ARNARSTAPI, Iceland- “There is nothing here!” the camp ground attendant and restaurant waiter in Arnarstapi spoke boldly. “But is there a place to grab a hot dog?” “There is nothing here!” “Well, is there a store or something where I can pick up some food or snacks?” “Really, there is nothing here.” “How far away is the [...]
ARNARSTAPI, Iceland- “There is nothing here!” the camp ground attendant and restaurant waiter in Arnarstapi spoke boldly.
“But is there a place to grab a hot dog?”
“There is nothing here!”
“Well, is there a store or something where I can pick up some food or snacks?”
“Really, there is nothing here.”
“How far away is the nearest store?”
“About 35 kilometers.”
“Is there another restaurant that has cheaper food here?”
“THERE IS NOTHING HERE!”
“Do you sell hot dogs?”
“Is there a French guy staying here?”
“I don’t know any French guys.”
“So there is really nothing here then?”
“Right, there is nothing here.”
There was nothing there, but I paid $12 — an enormous price — to camp there anyway. There was little other option. There may have been nothing in Arnarstapi, but there was less than nothing outside of it — only a volcano, some lava fields, beaches. I was enjoying the nothingness of rural Iceland, but I had now run through my stores of food. I was not prepared to add on another 35 kilometers of bicycle travel on to this day though, and three days before in Eldborg my friend Pierre had sliped the following note under my door:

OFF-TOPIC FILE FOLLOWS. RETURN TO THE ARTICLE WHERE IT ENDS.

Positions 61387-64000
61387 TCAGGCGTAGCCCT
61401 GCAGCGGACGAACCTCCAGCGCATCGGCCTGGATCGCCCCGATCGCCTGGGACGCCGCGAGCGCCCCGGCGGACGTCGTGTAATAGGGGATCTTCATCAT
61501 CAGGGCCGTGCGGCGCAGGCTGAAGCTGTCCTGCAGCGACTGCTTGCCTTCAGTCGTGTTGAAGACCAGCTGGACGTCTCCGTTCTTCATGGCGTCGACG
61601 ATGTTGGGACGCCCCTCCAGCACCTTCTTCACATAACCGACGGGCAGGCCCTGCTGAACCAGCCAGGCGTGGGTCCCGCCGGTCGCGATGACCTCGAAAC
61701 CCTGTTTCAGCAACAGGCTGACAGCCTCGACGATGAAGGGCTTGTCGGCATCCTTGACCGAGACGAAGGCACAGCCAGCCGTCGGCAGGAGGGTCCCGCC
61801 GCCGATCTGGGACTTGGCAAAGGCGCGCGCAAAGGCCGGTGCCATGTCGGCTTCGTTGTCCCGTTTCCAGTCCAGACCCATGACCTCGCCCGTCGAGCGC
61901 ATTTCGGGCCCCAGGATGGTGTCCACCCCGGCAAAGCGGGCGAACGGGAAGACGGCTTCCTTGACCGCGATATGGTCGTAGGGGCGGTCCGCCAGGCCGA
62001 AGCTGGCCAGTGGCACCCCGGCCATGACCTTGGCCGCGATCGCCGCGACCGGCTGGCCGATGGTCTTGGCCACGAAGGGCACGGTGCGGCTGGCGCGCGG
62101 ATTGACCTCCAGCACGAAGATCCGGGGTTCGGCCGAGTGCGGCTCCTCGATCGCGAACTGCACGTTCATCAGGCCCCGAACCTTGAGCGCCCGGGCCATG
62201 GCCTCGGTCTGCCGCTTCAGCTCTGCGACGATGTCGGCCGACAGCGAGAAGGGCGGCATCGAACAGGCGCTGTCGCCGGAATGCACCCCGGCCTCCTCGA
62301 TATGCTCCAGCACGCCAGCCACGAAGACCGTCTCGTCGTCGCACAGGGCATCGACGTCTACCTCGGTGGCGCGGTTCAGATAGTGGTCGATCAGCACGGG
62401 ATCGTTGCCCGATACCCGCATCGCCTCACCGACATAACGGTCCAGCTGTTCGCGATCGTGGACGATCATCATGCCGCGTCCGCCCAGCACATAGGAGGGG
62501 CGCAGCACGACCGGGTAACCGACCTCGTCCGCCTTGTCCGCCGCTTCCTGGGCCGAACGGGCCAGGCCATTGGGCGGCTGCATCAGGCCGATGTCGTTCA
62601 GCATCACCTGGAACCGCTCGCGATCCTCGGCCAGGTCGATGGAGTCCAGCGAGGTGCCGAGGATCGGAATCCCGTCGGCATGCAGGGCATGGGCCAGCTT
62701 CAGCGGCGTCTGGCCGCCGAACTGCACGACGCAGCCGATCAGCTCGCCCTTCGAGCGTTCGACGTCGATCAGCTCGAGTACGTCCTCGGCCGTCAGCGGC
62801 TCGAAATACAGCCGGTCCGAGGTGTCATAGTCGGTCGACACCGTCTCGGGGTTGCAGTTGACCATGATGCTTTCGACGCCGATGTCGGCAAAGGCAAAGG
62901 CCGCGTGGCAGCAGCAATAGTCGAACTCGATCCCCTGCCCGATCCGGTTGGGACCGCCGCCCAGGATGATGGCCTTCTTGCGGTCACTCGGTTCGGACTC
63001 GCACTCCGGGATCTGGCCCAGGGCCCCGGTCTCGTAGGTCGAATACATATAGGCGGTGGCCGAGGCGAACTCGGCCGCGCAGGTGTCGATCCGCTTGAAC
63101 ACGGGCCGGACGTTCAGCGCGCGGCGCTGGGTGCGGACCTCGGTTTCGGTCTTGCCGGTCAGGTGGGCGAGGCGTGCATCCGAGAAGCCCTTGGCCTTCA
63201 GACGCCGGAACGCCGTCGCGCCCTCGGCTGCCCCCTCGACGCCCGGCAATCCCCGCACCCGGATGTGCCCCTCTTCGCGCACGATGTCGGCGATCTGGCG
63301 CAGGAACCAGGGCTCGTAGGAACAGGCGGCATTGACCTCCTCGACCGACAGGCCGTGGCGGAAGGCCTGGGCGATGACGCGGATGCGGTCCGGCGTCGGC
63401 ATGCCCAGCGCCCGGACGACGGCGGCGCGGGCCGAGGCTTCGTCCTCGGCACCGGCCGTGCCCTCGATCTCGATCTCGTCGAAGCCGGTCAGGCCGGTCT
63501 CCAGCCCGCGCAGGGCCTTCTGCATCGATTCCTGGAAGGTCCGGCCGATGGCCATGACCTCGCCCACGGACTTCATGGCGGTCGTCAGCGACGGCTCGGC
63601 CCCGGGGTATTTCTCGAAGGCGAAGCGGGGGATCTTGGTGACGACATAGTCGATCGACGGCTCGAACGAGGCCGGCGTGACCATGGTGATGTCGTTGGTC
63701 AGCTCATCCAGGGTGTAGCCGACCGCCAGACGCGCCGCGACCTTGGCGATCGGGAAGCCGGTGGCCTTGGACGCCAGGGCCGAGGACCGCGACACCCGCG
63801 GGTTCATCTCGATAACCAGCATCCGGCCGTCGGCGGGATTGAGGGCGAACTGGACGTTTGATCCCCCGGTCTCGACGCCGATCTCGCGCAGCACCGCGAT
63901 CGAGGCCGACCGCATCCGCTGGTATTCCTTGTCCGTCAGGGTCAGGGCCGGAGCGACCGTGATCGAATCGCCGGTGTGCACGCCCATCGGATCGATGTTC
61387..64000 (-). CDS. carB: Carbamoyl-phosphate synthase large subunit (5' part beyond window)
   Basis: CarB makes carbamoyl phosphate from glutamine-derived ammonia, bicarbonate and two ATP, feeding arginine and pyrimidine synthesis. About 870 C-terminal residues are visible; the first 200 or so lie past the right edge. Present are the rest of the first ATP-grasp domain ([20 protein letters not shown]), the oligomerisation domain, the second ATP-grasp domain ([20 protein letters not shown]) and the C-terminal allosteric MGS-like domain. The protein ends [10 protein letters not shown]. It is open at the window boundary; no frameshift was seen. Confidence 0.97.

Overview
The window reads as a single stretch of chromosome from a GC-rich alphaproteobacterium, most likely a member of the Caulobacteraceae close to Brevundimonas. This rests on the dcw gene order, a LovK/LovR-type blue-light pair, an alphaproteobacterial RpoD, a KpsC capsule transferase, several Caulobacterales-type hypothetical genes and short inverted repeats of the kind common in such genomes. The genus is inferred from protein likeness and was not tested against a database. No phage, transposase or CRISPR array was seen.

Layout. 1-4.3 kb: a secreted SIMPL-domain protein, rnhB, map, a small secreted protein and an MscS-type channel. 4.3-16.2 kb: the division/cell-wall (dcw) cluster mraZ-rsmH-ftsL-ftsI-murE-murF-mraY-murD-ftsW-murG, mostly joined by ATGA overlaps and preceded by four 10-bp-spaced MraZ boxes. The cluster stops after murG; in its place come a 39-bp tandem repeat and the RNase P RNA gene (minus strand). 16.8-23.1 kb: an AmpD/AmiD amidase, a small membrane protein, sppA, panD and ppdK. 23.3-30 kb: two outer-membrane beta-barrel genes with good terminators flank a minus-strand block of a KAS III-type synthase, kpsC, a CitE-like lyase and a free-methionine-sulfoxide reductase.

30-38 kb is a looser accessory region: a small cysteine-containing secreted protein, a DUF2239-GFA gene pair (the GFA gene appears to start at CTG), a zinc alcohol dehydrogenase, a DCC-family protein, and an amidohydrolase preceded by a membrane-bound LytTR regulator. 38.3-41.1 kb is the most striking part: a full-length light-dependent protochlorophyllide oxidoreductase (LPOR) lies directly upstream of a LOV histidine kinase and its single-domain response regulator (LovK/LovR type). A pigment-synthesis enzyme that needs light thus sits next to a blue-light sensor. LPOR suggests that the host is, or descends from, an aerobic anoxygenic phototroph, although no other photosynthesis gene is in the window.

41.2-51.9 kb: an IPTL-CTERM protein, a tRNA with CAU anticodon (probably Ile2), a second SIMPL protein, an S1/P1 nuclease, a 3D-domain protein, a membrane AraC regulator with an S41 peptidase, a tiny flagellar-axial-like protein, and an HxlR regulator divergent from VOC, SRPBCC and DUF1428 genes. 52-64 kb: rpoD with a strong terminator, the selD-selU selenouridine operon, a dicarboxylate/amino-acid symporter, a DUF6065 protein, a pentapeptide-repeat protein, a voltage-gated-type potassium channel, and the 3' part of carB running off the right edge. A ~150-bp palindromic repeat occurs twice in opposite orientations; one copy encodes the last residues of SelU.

“Wade, I waited for you until 11 but you didn’t wake up . . .
I’m going to hitchhike till the cross between road 54 and 56, then I’ll walk. If we don’t meet again on the road, what do you say about meeting in the campsite of Arnarstapi, to hike together around the Snaefelljokul?
I was pleased to see you again!
Arnarstapi took me by surprise — it was truly an irregularity in this world. There were over 50 summer homes, a fully operating commercial fishing dock, campers, RVs, a hotel, and hudreds of people all around but there was no place other than a single overpriced restaurant to get any food. There was not even a place to pick up a snack — not even a Snickers bar, a bag of potato chips, or a hot dog — for 35+ km in any direction. This lack of development would be acceptable in a place that is virtually deserted, but Anarstrapi had people all over the place, hundreds and hundreds of them. The business model here I could not fathom: certainly somebody should have realized by now that they could set up a summer shop here and sell snacks and other essentials to the visitors, but, apparently, this hadn’t happened yet. I thought of hitching up to Olafsvik, going grocery shopping, and bringing a load of snacks back to Arnarstapi, setting a table up on the gravel road that goes through town, and selling them for 3X my expenses. At least then the kid at the campsite could say that there was at least something in Arnarstapi. There is nothing here except for some weird dude on a pink bicycle selling Snickers bars.